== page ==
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tion to their state. There are some things in the little magazines, which though instructive, are put into language rather too childlike for public reading. I like for this purpose, the gravity and affecting seriousness of many of the accounts in Janeway's Token for Children. I apprehend that the delicate concern of conveying religious instruction in language adapted for children without lowering sacred subjects by too familiar expressions, has been one great hinderance to some religious instructors who really feel for children, and has prevented them from more frequently attempting to instruct them in public. “Query. How can children who are taught to sing hymns, be best guarded against singing them in a rough careless manner P “In looking back to some past enjoyments with dear friends in England, I feel that they have indeed passed away for ever, and can be known no more; no more known under the same circumstances: and I feel willing that it should be so, hoping that they will give place to feelings still higher, should some of us be once more permitted to meet. O, may it be thus, when the final separation from all below shall draw very near. May the hope of that which is higher and brighter, then animate and cause entire resignation; and to be prepared for this, may Heavenly love, through Redeeming mercy, rest on my spirit, and refine by its own pure influence all that is within me. Thus may I be prepared for every duty of the present day, and taught to go through even the roughest places steadily, as best becomes the Christian character, with the eternal inheritance in view; and in this feeling calling upon others to come, taste, and see that the Lord is good, and blessed both here and hereafter are they who trust in Him.
“If instead of this, the uninstructed, who know not our Lord and Saviour, see those who profess His name easily moved to anger, to impatience, to restlessness, and off their heavenly guard, how can they judge of the efficacy of that religion of which they hear, but which they see so very imperfectly exemplified in its professed followers ?
“The language of our Redeemer to His disciples was, “Peace I leave with you, my peace I give unto you:' and when in whatever trial or provocation we suffer ourselves to be deprived of this peace by giving way to feelings inconsistent with it, we not only act against our own best welfare, but deprive ourselves in the same degree of that mental ascendency over those who do wrong, in which , alone the best and most efficient government must ever consist.
Her continued Eatertions on behalf of the liberated African Children—State of the Apprentices in the Colony—Advice relative to youthful Missionaries.
“It is far too much the custom with Europeans in this colony to dwell on the faults and defects of the Africans around them, instead of affectionately, patiently, and steadily, as influenced by the love of Jesus, teaching day by day such as are ignorant, or out of the way, and praying in humility for heavenly help to bring them to a better mind. The opposite habits of resting in mere complaints against them, and treating them in our intercourse, as having little or no hope of their improvement, is, I fear, much calculated to excite a Pharisaic spirit, which contents itself in the thought of being ‘not as other men; not so heedless, dull, untractable, and full of deficiencies. “24th. Many of the Africans want as much instruction about the succession of crops, as they do in letters, or any thing else. With a very little knowledge and care, they might have produce to reap all the year; whereas, at present, many with farms in their possession have still, I believe, their ‘hungry season, and their fruitless ground to look upon some part of the year. A village-school, with even a small farm attached to it in every village, would, if it were conducted as a model-farm, and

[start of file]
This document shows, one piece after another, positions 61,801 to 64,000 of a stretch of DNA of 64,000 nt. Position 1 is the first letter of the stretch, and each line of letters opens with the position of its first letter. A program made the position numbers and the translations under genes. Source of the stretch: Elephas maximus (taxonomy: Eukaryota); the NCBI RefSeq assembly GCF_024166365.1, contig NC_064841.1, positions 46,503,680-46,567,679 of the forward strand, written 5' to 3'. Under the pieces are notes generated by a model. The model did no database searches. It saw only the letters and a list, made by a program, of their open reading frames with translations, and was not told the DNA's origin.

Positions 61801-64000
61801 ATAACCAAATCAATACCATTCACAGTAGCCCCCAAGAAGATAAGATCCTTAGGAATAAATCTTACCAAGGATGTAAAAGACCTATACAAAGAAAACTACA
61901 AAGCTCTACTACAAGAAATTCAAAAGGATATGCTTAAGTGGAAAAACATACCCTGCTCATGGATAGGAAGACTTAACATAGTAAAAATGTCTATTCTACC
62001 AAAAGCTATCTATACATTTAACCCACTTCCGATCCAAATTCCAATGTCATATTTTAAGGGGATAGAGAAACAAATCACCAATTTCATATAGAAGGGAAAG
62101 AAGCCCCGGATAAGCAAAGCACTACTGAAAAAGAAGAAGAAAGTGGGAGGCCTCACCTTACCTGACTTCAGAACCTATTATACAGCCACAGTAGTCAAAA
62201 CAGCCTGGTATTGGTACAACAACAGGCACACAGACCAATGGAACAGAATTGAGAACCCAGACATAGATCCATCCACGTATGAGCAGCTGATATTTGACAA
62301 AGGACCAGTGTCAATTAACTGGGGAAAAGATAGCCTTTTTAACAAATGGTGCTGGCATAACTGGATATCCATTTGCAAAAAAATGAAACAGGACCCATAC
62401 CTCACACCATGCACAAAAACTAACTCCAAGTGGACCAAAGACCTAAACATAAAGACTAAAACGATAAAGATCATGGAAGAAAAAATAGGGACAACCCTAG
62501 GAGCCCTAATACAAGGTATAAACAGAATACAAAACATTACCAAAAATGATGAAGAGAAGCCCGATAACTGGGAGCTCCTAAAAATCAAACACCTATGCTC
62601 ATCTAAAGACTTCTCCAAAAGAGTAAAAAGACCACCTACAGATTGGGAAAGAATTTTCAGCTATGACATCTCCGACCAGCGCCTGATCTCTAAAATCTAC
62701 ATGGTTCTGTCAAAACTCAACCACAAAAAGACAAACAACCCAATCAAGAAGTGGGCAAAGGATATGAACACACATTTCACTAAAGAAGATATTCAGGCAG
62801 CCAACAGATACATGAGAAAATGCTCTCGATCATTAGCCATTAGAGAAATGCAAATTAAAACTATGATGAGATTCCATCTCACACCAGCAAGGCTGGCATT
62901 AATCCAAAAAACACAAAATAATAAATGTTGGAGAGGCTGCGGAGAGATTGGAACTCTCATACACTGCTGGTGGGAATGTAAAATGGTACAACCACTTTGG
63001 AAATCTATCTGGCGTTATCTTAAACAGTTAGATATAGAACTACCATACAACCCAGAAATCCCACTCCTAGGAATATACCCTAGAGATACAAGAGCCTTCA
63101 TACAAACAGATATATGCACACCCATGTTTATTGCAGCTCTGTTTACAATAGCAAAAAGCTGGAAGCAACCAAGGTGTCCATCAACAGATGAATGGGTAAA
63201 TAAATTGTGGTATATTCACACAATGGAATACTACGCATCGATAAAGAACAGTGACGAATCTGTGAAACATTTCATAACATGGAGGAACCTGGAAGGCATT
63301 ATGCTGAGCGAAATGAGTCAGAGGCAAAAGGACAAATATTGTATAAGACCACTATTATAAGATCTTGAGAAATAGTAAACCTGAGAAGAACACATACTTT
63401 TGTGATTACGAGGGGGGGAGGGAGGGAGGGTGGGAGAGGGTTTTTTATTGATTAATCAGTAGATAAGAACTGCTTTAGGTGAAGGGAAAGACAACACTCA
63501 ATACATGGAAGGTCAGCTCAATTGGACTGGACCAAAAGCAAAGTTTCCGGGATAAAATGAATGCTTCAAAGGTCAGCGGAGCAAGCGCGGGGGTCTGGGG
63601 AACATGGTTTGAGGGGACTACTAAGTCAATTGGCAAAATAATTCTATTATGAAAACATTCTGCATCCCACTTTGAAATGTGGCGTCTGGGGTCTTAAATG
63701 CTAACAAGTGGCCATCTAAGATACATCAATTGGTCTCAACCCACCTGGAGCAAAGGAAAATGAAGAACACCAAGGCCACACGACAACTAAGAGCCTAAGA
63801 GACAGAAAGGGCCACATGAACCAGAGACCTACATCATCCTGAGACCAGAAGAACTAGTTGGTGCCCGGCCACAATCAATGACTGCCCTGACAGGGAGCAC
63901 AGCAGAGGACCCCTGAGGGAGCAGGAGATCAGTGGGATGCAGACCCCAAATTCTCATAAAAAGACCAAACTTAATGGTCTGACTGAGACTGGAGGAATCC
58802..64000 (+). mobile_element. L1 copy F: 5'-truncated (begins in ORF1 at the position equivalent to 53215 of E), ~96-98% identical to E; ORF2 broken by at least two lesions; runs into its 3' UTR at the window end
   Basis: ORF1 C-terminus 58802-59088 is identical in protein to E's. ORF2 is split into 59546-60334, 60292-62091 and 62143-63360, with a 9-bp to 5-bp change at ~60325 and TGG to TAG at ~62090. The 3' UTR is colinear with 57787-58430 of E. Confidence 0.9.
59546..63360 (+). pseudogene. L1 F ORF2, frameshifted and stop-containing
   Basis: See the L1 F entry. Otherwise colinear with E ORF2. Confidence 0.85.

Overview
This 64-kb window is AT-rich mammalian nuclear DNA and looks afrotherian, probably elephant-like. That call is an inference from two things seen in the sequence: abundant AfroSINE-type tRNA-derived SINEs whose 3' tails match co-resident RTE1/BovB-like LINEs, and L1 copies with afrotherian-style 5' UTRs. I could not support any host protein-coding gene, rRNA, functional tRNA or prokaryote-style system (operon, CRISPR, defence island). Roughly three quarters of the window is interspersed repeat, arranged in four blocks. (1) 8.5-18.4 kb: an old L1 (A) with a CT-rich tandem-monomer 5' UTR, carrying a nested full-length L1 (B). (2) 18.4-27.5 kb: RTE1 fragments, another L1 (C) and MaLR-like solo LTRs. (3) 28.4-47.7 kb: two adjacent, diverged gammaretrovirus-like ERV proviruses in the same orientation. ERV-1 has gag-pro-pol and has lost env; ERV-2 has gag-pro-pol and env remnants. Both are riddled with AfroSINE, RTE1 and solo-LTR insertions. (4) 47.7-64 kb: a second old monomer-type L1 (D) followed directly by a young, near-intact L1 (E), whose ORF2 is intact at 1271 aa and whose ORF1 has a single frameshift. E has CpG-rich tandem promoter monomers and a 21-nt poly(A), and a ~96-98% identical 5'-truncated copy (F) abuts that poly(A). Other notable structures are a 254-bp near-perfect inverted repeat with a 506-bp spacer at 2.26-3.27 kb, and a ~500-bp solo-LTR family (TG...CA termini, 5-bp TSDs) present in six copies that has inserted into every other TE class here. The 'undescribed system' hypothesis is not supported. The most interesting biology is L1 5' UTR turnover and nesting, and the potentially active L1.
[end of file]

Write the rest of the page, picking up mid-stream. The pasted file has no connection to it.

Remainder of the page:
the master ready to give any instruction, be a great advantage; and for this purpose, there needs a farming inspector, (as an adviser, but without authority,) as well as a school-inspector. “If the Church Missionary Society would not place the clergyman so much above the catechists, and in authority over them in this mission, but allow the latter to share in their counsels, all would, I am persuaded, go on with more efficiency, and with more peace and union. The life of a missionary catechist, one who in addition to the assistance he gives as a regular religious instructor, has a part to take in the schools, is a life of great labour, privation, and self-denial, and peculiarly so in some of the more distant stations, where there necessarily is a want of many European accommodations. These difficulties should not be increased by want of harmony and union among themselves, or amongst any connected with them. “26th. It is the duty of every missionary to provide food adapted to the support of health, and from the same principle in which other preparations for his work are attended to. This will not authorize a fastidious attention to nice cookery, and much less to that of stimulating and complicated food, which, in a climate such as missionaries often have to encounter, must greatly tend to induce bilious affections, the most prevalent of tropical diseases. On the other hand, neither the unwillingness to give trouble, nor too great care to avoid expense in the manner of living, should prevent from having such provisions to keep up the strength, and in a measure prevent that feeling of exhaustion, which is much sooner induced, and more dangerous in its effects in this climate than in that of the temperate zones. Still, any person who is unable from mental disposition, or physical weakness to bear with such occasional difficulties and privations, with regard to both provisions and other accommodation, will be unfit for a missionary life. “Last night in a dream I had the choice of a burying-place given to me, and preferred Bunhillfields; where I have often stood to see the last consignment of that which is mortal to its parent earth; and sometimes I have felt sweetly sensible that in the emancipation of the spirit there is indeed the song of victory for the redeemed through Him who has loved them, and given Himself for them. O! may our beloved friends in London, reminded as they so often are of the transient nature of all earthly cares and enjoyments, be as strangers and pilgrims on the earth, and in life and conversation stand as way-marks in the sight of the people. Alas! how many are there, who are just resting in outward order, and in a birth-right among religious professors, with little of the life of religion dwelling in them, or evinced by a course of conduct that would mark the self-denying and devoted Christian; whilst yet there are others sweetly declaring in the emphatic language of a watchful walk, the evidence of Christian dispositions, far more of a devoted and devotional spirit than they would venture in any other way to avow. “That ‘peace of God, which passeth the understanding,’ and which must be experienced to prepare us for Heaven, requires that we should dwell in peace with all around, and if it be possible, with all mankind. “Peace on earth, and good-will to man,’ was the angelic annunciation of the Messiah's advent on earth, and surely every disciple and